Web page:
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1965 Fashion

  • 1960s Fashion Trends for The 1965 Fashion Year
  • The year 1965 was the year of Andre Courreges—the year when the small, neat man got his message (small, neat clothes) across not only to the very few who could afford them, but also to women and girls of every size, shape, and income in every country, particularly the U.S. and England. It was the year when Courreges became the hero of the haute couture by leaving it (for ready-to-wear collections after his spring collection), and the darling as well as the despair of every fashion editor who needed him to make clothes—and news—for her readers.
  • His clothes were well known enough to be almost a cliche, but somehow they never were. Spare, short, and white all over, they turned slim girls or women into coltish creatures of ineffable charm, lithe creatures who moved freely (because of the cut and the hemlines three to four inches above the knee or the slim, straight pants) through routines that would rip the insides out of any other designer’s clothes.
  • These styles had been the starting point for a fashion revolution — with New York and London as its chief battlegrounds—for the benefit of the young or young-looking females of the world. No more interlinings, bones, stiffenings. No more fittings. Suddenly the haute couture houses in Paris found themselves short of clients (although this had been happening, gradually, for years), and they too began to design little things for the young that would need no fittings, or one at most.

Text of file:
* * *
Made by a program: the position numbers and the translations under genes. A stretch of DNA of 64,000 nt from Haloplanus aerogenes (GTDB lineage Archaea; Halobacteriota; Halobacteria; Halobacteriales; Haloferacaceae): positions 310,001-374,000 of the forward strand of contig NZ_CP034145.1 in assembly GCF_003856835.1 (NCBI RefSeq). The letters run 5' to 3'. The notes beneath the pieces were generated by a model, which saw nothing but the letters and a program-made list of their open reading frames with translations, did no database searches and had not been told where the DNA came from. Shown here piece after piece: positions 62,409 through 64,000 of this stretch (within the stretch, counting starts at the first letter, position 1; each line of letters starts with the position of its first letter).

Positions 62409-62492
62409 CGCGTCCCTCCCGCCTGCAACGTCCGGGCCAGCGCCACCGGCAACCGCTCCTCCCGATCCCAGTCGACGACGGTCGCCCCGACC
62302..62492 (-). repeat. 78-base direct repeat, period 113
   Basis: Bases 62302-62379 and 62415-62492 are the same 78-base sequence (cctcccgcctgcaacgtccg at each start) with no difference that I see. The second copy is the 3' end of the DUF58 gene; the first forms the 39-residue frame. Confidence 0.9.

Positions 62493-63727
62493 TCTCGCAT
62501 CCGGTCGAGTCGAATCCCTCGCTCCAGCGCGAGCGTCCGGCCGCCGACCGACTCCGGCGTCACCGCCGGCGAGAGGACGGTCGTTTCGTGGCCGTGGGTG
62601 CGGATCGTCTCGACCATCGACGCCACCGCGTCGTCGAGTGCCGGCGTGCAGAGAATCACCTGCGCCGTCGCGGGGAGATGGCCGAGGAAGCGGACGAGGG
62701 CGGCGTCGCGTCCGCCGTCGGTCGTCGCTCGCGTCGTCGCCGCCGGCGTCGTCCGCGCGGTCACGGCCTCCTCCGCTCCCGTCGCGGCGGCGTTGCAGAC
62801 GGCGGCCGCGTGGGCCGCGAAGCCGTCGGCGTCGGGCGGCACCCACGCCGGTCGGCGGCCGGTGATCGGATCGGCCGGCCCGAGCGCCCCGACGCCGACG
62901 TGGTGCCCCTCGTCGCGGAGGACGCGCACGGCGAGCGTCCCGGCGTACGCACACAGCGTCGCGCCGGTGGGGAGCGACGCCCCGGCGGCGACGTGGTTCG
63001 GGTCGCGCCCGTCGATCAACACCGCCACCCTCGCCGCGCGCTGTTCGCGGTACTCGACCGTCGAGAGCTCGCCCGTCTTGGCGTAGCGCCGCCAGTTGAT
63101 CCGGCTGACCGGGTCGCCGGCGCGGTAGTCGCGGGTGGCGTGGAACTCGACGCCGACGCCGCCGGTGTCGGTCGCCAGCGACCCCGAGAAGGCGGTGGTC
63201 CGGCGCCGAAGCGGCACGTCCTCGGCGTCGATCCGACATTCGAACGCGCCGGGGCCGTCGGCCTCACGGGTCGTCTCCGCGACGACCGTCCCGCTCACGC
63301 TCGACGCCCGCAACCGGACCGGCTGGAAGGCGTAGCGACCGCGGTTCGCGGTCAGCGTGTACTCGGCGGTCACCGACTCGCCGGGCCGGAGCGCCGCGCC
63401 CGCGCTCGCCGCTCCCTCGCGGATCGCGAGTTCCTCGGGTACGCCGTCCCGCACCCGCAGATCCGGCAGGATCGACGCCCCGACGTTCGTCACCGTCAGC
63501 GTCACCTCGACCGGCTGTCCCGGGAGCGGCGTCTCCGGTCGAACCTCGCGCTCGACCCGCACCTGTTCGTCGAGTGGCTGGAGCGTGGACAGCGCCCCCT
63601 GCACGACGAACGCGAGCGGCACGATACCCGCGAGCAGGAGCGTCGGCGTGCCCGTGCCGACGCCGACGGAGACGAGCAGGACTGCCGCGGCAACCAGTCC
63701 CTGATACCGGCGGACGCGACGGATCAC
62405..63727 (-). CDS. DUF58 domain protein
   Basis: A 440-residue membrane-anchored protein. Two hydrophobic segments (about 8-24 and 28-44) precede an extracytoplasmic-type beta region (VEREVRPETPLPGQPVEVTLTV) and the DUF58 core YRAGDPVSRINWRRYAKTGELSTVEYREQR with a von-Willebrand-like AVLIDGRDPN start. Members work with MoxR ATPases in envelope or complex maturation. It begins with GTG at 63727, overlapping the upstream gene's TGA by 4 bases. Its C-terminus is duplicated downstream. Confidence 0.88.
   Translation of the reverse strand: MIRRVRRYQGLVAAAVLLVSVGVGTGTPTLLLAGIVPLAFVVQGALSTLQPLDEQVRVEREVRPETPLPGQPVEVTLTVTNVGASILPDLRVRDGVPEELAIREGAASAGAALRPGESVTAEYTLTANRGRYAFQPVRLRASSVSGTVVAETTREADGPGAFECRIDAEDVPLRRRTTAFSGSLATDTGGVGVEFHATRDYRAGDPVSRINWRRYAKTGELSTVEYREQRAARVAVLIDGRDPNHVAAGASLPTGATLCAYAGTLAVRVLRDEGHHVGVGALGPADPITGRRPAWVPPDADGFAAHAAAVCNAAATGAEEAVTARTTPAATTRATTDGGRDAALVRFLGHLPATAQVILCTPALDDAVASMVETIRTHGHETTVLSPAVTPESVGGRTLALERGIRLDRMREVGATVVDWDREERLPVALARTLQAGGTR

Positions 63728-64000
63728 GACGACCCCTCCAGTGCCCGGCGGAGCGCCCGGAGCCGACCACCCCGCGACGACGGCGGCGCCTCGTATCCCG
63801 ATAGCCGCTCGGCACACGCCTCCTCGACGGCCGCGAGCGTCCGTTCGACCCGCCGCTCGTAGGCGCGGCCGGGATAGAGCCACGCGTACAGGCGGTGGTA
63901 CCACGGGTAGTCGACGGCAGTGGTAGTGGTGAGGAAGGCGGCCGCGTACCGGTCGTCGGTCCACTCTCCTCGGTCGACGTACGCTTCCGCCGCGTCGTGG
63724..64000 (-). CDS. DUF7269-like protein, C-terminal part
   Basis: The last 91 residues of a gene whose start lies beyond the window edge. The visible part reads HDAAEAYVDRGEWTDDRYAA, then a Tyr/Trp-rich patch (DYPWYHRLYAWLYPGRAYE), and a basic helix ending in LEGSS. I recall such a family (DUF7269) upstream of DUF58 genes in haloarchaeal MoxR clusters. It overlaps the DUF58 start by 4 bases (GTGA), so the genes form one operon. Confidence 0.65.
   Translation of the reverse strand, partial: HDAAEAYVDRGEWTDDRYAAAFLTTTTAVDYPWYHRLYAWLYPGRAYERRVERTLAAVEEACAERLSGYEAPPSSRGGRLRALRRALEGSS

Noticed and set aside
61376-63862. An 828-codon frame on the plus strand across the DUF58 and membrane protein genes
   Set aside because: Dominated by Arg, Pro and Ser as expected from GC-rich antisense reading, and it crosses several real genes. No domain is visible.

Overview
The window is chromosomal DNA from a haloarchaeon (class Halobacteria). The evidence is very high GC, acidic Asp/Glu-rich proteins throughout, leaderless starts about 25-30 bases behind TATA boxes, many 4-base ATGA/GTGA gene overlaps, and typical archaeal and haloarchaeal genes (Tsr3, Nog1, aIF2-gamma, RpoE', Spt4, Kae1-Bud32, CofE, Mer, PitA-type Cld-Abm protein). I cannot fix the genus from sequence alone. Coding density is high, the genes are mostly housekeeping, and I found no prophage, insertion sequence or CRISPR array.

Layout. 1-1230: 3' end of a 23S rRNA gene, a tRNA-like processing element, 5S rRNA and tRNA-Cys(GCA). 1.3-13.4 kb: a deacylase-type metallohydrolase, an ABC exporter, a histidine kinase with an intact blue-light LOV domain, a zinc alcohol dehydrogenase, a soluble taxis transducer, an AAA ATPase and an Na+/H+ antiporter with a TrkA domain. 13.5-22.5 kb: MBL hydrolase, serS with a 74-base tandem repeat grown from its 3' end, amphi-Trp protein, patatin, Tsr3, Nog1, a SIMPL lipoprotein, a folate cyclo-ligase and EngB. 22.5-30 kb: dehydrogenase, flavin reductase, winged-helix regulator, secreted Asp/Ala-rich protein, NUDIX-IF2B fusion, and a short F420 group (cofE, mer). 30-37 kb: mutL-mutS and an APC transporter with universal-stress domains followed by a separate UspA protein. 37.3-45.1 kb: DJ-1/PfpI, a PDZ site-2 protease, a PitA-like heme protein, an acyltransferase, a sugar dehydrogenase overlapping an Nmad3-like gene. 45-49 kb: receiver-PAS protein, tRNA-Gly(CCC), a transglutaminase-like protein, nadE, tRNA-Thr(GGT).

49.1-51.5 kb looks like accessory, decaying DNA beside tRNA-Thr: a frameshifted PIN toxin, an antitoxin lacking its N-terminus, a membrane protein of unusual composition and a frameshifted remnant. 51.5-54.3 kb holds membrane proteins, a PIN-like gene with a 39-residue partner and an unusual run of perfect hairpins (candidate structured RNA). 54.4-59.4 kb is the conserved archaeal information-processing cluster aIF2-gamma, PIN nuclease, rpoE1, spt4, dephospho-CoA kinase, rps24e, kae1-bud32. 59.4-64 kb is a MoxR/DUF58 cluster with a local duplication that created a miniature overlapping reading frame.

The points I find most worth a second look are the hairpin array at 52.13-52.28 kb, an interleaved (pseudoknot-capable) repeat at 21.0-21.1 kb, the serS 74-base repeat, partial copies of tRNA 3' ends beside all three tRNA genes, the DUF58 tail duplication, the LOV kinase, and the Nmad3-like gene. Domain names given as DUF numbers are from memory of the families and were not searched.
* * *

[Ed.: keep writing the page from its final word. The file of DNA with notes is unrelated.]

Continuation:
• Dresses were soft but often skimpy too, like Tiffeau’s shrimp-pink wool jersey. Starting at the top with tiny cap sleeves, a dropped round neck, and two vertical seams, it descended in a fluid way to its hem, three inches above the knee. An absolute smash, and nothing to it but know-how and a perfect figure. Everybody was doing it—even Rudi Gernreich, who liked to be different, joined the throng but with a difference. One of his best skimps was for evening, georgette patterned in paisley of turquoise, avocado, aquamarine, and gentle pinks. It had long sleeves and a shortened hem, around high neck, and nothing else except beautiful flowing movement. With it, he liked turquoise-tinted stockings and low-heeled, ankle-tied turquoise silk pumps. Tiffeau’s late-day dresses were just as short as his early-day ones. An apple-green sheer wool dress with a deep V neck and short cap sleeves had a few folds gathered into the V and flowed gently from there to its short, short hem. B. H. Wragge, the classicist of the deep-country beats, designed lilac linen dress with short sleeves, deep pockets, and a straight but easy-moving shape that stopped two inches above the knee.
  • Along with this super-sophisticated look came the youthquake for summer: little-girl dresses in shapes a kindergartener might wear but allowing for a grown-up girl’s shape and making the most of it in an innocent but hardly prim way. All the dresses had hems three or four inches above the knee, many had deep necklines (Jax, Gene Neil, Gernreich) and puffed sleeves, and all came in little-girl fabrics: floral batistes, printed linens or cottons, thick linens in white and pale primary colors.
  • The great suit was the dirndl-skirted, small-jacketed suit that Tiffeau had been designing for the past eight years and that had now hit its stride in Paris and America. His oval-caped mustard-and-black checked wool was probably as handsome a costume as there was for fall. The cape was lined in black leather and fell to a little below the waist, the jacket was small-boned and reached just a bit below the waist, the skirt dirndled in the inimitable Tiffeau way. Norell’s idea of the best suit had a long-sleeved overblouse with a hip-riding belt, a long, long jacket, double-breasted low and tabbed from the back, and a short, slim skirt. In contrast to all the young-looking clothes, these suits looked handsome, mannish, and somehow indefinably old, but the tailoring was perfection, the fabrics were glorious, and for the less-than-young figure they were perhaps more appropriate.